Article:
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I have noticed that when I, and presumably others, count the number of times the letter F appears in the following passage:


They typically get a count of three, yet the real answer is six. The letter F in the the word "OF" tends to be omitted from the count.

I imagine that this effect has something to do with top-down processing.


  • Have there been any scientific studies of this or a similar task?
  • What proportion of people complete the task successfully?
  • What explains the tendency of people to not count the letter F's in the word "OF"?
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If my hypothesis is correct, then one of the edits changed the meaning of the original question for the worse: If the reader uses the "F" phoneme to scan the sentence for the letter "F", then "OF" will be missed because it has no "F" phoneme. I suggest removing "certain common words" from the edited question and don't add assumptions to questions. – John Pick Jun 21 '12 at 2:54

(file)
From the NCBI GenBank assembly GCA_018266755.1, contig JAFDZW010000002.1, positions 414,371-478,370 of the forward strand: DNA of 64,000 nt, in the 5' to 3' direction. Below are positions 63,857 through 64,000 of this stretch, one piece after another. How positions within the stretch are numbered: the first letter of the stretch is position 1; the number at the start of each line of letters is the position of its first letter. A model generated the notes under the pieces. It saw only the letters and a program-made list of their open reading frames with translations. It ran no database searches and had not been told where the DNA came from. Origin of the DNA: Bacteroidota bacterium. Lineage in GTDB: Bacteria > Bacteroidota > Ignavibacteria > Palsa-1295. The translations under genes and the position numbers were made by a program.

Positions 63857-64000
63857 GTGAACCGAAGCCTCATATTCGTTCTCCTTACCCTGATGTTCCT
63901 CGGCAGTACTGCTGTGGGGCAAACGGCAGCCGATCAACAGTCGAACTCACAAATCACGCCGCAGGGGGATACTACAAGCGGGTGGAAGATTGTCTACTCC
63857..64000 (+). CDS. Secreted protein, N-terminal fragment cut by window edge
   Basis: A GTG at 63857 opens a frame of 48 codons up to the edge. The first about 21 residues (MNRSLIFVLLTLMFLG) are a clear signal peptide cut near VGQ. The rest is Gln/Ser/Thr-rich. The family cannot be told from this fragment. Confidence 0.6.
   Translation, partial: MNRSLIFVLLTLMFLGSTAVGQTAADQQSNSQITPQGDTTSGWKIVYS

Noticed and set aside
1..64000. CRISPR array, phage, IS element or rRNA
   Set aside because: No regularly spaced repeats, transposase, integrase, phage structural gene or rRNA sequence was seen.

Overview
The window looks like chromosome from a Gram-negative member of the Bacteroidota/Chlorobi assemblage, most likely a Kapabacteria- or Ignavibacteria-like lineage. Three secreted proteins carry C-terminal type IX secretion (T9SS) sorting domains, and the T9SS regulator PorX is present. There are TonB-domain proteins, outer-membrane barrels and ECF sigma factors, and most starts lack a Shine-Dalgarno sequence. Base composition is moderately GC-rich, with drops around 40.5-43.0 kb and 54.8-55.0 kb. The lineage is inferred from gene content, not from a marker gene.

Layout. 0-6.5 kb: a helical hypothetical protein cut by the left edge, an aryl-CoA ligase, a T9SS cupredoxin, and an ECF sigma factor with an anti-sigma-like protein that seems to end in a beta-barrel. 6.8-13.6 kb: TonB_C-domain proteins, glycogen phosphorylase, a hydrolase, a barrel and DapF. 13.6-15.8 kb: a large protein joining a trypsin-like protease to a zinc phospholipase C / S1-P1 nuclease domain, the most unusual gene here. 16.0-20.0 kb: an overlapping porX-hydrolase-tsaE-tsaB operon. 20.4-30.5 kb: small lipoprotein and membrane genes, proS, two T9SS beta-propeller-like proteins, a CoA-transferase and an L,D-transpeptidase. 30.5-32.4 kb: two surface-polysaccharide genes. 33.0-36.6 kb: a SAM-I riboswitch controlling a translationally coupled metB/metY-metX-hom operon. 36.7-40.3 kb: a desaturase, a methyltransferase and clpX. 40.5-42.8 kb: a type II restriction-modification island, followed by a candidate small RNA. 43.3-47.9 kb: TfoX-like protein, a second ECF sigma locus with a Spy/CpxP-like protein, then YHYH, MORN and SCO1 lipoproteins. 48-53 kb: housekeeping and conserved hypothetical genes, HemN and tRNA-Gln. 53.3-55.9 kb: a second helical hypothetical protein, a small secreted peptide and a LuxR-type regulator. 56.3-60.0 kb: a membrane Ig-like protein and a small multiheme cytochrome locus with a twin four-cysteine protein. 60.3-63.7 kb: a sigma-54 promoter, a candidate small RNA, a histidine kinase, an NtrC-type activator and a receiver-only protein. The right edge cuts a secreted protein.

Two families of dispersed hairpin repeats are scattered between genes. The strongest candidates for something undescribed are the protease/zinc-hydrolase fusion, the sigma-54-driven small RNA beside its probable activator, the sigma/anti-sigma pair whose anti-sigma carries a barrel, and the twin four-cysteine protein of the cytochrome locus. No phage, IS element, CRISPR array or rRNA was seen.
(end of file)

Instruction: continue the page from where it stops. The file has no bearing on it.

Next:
up vote 10 down vote accepted

What explains the tendency of people to not count the letter F's in the word "OF"?

One possibility to explain this effect is related to the phenomenon of word skipping. When we read, we do not fixate every word, but skip a certain proportion of words while making educated guesses instead. Whether or not a certain word is skipped seems to depend on its length and its predictability, that is, how likely a word is given its predecessor (e.g, Rayner et al., 2011). For your example, the preposition "of" might be very likely to be skipped because it is very short and some grammatical clauses always ask for this preposition.

Please see PubMed for a more comprehensive literature search on word skipping:

Rayner K, Slattery TJ, Drieghe D, Liversedge SP. (2011). Eye movements and word skipping during reading: effects of word length and predictability. J Exp Psychol Hum Percept Perform. 37(2):514-28

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